UK aims for smoke-free future by 2030

UK aims for smoke-free future by 2030
24 people weekly die from smoking in Stoke-on-Trent, prompting the government's aim to eradicate smoking by 2030.

It has been reported that approximately 24 people die from smoking-related causes in Stoke-on-Trent each week. However, in the coming years, a nationwide campaign is underway to eliminate smoking habits. The government has set a goal to achieve a "smoke-free" status by 2030, with only 5% of the population still smoking at the start of the new decade.

An independent review called the Khan Review into tobacco control policies has revealed that without further action, the target date for a smoke-free UK will be delayed by at least seven years, with the poorest areas not achieving this goal until 2044. The Health and Welfare Committee of the Stoke-on-Trent City Council has stated that approximately six million people are still smoking in the city.

The city is one of the highest smoking areas in the West Midlands region. A recent survey conducted in 2019 found that one-quarter of the population in Stoke, a suburb of Trent, aged 18 and above, smoke.

Andrea Fallon, interim director of public health for the Stockton-on-Tees City Council, stated that "We need to increase our work speed by around 40%, which is not an insignificant achievement. Smoking accounts for about one-sixth of all deaths and is also a significant factor in causing inequality. Smokers from poor communities also want to quit and try to quit, but their chances of success are much smaller. They spend much more of their income on tobacco products.

One-third of adult tobacco consumption is attributed to individuals with poor mental health, particularly those suffering from severe mental illness, who also happen to have the poorest health status in our cities. Smoking is linked to a decrease in life expectancy by 10 years, and implementation of measures to eliminate smoking would lead to approximately 2.6 million adults and 1 million children being lifted out of poverty.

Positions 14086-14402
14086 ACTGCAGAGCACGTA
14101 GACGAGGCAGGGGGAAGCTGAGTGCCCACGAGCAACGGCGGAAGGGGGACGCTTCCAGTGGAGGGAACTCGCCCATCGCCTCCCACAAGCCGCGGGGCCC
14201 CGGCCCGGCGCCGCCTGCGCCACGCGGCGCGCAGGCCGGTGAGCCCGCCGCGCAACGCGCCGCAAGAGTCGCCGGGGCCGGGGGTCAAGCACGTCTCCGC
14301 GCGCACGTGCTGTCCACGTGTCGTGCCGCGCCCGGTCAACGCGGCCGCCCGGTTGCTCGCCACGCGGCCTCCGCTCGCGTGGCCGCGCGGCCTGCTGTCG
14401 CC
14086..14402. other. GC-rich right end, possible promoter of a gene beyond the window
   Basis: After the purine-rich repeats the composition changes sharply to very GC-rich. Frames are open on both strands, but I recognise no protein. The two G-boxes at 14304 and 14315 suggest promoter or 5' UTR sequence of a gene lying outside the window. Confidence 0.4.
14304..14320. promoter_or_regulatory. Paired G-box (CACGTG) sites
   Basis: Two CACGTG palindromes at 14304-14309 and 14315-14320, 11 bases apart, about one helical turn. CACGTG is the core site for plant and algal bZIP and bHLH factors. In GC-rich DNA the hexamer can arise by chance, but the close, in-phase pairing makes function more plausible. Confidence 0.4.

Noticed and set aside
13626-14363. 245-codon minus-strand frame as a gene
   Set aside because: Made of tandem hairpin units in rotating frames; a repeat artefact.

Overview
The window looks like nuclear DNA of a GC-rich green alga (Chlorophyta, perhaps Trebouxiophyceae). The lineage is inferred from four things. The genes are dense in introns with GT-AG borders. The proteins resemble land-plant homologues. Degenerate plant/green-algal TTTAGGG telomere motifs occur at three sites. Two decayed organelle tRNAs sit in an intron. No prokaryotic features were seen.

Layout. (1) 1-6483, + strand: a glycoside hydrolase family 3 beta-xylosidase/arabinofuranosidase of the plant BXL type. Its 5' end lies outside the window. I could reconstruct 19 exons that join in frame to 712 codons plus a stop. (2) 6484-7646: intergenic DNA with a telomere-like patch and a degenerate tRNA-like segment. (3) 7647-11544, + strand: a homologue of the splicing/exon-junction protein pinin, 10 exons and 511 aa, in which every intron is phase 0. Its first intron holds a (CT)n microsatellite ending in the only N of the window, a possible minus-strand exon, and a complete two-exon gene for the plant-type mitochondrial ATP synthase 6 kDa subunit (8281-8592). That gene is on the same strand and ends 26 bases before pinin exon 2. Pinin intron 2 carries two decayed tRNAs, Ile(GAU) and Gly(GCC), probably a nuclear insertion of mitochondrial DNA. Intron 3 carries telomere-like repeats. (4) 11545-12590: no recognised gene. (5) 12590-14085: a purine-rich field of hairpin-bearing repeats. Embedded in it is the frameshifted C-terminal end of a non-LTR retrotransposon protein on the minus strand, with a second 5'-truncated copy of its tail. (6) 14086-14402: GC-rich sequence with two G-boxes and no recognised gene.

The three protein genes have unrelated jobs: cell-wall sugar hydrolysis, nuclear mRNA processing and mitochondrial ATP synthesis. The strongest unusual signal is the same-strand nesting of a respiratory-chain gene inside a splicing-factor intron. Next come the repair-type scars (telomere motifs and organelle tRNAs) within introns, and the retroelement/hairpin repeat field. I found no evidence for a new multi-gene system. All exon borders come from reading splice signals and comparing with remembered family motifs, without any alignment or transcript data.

Around 24 people die from smoking every week in the city - a major risk factor for many illnesses. If it were not for smokers, over 1,200 people would not die each year.

The board was informed that the smoking rate in Stoke-on-Trent has gradually dropped to 18.2%. As of 2019, the number of mothers who smoked during pregnancy has decreased to 16.3% at the time of delivery, but it still remains "significantly higher than" the national rate of 10.4%.

Ms. Fallon said, "This will be a key driving factor for premature death and infant mortality rates. It is a crucial area for us to focus on to ensure that we get as much support as possible for women to quit smoking.

The board of directors has learned that smoking services in the area are catering to pregnant women and those living with them. The national smoking strategy is set to be updated and the committee has been asked to consider local measures to address tobacco dependency in the city.

The "Sweat Commentaries" have put forward recommendations for moving towards a smoke-free future, such as increasing the legal age for purchasing tobacco products by one year for adults and providing smoking machines as alternatives. They have also proposed introducing a "tobacco license" for retailers and increasing tobacco tax costs by more than 30%.

Committee Chair Abbie Brown stated, "The statistical data on the number of deaths in this city each week due to this event has made it a highly acute focus.

Mark Seaton, the Managing Director for the North Staffordshire and Stoke-on-Trent Clinical Commissioning Group, was replaced by the Integrated Care Commissioning Group last month. He stated, "I am considering whether we can adjust our services to meet the needs of struggling patient groups. The success rate for mentally ill patients to quit smoking is low, and I wonder if we need to adjust our services to meet these patients' needs.

Rather than expecting universal services to meet everyone's needs, we should focus on the specific needs of different groups and explore flexible approaches to improve smoking cessation rates among certain groups.


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